These individuals are a unique breed of “Artists” and society has given them a very appropriate name. They are known as the Bullshit Artist. A bullshit artist will tell you any tale that comes to their head, in order to impress you, or give themselves some sort of redeeming, lofting quality that may, in some way, boost their self-esteem, under the guise of impressing whomever they are talking to. They are often insecure and need someone to say “wow!” after they’ve pontificated a sort of wild fictional fabrication, totally made up, often on the spot. This made up fabrication is known as “Bullshit”.

A key note here: They, usually tell their stories as though they have the inside information the no one else has. They want to come across as exclusive. Again, it’s that anti-insecurity ego boost they are looking for. One must use caution when dealing with these individuals, because if you fall for it, more often than not, if you repeat it, you’ll be looked at as an idiot yourself. Trust me, I've been in this predicament before. So it’s important to establish who is a bullshit artist as soon as possible. It can be difficult. The sad part about this is that anything they say thereafter, be it true or not, is regarded as bullshit.

Leaving names out of it, I recall being with a group of people and saying “I was talking with Ms. XYZ and she said..” Before I could continue the entire table saved my ass by interrupting me.  They all broke out at once and said while shaking their heads “Whatever she said, it’s all bullshit”.
The individual in question here was actually not from Key West, but the tales were told here. We certainly have a menagerie that slither our streets and most are at least entertaining to listen to. So if you take them as entertainment and certainly not verbatim, all will be well for you.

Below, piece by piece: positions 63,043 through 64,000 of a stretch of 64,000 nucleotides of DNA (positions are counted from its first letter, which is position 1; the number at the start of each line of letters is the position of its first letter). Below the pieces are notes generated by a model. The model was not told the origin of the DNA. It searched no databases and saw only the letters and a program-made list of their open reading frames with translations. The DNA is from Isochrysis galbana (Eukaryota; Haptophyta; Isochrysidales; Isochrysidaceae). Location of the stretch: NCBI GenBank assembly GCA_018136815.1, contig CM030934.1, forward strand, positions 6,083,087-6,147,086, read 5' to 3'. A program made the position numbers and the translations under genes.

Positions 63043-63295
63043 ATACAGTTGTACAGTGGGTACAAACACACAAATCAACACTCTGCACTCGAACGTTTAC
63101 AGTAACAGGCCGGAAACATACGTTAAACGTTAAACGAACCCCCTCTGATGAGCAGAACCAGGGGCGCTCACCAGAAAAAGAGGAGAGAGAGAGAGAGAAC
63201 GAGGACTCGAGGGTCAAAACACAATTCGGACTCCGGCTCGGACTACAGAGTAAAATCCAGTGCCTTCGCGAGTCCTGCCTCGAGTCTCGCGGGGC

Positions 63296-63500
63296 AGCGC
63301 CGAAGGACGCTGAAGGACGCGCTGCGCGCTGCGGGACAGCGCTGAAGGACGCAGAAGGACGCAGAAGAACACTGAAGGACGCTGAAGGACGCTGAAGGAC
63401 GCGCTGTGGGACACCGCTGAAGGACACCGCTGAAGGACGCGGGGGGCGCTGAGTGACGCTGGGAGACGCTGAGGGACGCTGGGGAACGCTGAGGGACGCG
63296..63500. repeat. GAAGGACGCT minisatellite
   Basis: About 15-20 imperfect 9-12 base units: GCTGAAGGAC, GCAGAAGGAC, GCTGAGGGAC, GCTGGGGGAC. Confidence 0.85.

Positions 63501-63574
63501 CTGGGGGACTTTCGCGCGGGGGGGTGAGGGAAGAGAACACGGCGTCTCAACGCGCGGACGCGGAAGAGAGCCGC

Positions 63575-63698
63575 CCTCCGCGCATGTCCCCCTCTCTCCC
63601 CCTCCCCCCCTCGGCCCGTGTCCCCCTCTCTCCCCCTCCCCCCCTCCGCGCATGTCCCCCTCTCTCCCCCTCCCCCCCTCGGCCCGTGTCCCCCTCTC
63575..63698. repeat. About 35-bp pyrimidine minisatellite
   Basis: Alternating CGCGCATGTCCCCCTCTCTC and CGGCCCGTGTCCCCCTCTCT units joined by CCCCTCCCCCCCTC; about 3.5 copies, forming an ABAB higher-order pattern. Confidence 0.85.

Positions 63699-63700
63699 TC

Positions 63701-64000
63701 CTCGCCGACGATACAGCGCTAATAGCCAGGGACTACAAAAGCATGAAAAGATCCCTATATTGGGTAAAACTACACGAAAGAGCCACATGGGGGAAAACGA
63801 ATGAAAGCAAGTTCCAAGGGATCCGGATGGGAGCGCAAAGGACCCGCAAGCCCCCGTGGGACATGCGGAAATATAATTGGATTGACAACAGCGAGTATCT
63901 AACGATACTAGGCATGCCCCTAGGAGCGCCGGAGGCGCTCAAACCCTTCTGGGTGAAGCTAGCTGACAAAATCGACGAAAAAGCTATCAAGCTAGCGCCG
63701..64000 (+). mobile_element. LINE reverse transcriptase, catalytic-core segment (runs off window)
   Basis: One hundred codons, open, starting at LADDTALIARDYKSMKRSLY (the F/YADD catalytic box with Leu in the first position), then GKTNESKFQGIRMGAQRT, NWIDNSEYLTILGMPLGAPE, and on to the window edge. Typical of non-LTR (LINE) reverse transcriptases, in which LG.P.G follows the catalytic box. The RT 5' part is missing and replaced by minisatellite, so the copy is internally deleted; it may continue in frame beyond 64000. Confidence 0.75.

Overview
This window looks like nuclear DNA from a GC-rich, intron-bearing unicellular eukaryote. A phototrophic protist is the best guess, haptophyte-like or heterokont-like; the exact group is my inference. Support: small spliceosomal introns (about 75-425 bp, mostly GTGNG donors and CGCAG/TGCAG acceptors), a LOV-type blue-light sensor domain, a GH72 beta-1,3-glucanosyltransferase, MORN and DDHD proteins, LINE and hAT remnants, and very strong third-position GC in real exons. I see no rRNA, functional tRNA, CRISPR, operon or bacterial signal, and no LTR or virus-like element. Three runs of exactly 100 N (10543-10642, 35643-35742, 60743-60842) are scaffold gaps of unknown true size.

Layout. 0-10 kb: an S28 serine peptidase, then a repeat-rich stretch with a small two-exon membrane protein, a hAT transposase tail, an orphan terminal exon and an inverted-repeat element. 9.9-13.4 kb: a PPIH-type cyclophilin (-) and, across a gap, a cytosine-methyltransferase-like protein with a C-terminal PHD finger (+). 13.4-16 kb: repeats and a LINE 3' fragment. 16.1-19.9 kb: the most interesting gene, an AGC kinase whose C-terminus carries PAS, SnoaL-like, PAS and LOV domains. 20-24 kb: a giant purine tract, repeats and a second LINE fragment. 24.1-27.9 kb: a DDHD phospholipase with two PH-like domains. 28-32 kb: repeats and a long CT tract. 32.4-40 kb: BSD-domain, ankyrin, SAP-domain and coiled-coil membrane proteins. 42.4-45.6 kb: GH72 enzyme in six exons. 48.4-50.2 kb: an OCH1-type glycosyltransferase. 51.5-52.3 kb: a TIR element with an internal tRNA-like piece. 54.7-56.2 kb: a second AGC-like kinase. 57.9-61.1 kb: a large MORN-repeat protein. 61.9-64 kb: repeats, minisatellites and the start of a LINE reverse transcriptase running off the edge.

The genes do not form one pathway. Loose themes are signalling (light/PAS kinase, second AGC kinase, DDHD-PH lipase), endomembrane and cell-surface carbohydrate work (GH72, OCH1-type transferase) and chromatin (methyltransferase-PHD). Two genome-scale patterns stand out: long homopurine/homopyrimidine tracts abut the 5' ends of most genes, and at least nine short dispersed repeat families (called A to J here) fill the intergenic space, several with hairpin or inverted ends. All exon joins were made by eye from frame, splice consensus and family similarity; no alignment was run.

To obtain my music:
CD Baby:
Beachfront Radio:
For iTunes and Rhapsody search “Key West Chris”

Thank you everyone

Monday, April 7, 2014

Seven Mile Bridge, Moving, Amazing Musician Blunder, I'm in a novel!

.^listen to the"7 Mile Bridge" song as you read the blog!^


When the 7 Seven Mile Bridge was originally constructed spanning from Knight's Key in Marathon, to Little Duck Key over one hundred years ago, it was the longest bridge on earth. It was attributed the moniker “The Eighth Wonder of the World” at the time. When it was originally built, it was a railroad bridge, part of the Overseas Railroad, built by Henry Flagler who wanted the deep sea port in Key West, linked to the mainland.

(Pictures from the Monroe County Public Library)

The bridge was opened for business in 1912 as part of The Florida East Coast Railway and operated as such until a hurricane in 1935 wiped out a lower section of the railway in the Keys in Islamorada, rendering the railroad useless. The bridge system was sold to the state of Florida for $600K, then converted to be used for trucks and cars, making it The Overseas Highway.

The Overseas Highway was opened in 1938 and built on the existing railroad bridge bed and bridges. It was quite narrow and often was the case that trucks heading in opposite directions would lose their rear view mirrors to each other. It should be noted that the bridge system that runs from the mainland to Key West consists of forty two bridges and the Seven Mile Bridge is only one of those, albeit naturally, the most famous.

(State Archives of Florida, Florida Memory,

Of course legends and stories abound about the old bridge and everyone who traveled on it, will never forget it for two reasons. One, it certainly got your attention when faced with oncoming traffic that passed mere inches to spare, door to door.  Two, the incredible view of the tropical Atlantic on your left as you traveled south and the Gulf of Mexico/Florida Bay on your right. One story that always caught my ear was that of the tender of the draw bridge. The legend goes that he had been the tender of the draw bridge for something like thirty years. It is said he had plans to retire and was actually relieved of duty the day before the old bridge was put out of commission. He however elected to work the final day of operation. The tender’s quarters was heated (when needed) with a propane heater. Somehow on that last day there was a fire in the tender’s quarters and the propane tank exploded, killing the tender and burning it to cinders on that last day of operation. I can’t say if the story is true or fiction, but it’s certainly a curious tale indeed!

(State Archives of Florida, Florida Memory, 7 Mile Bridge’s Drawbridge. Picture from the Cory McDonald Collection)

In March of 1982 the new Seven Mile Bridge was opened. The replacement of all of the bridges was started earlier, with the first new bridge completed at Bahia Honda, replacing the old railroad structure.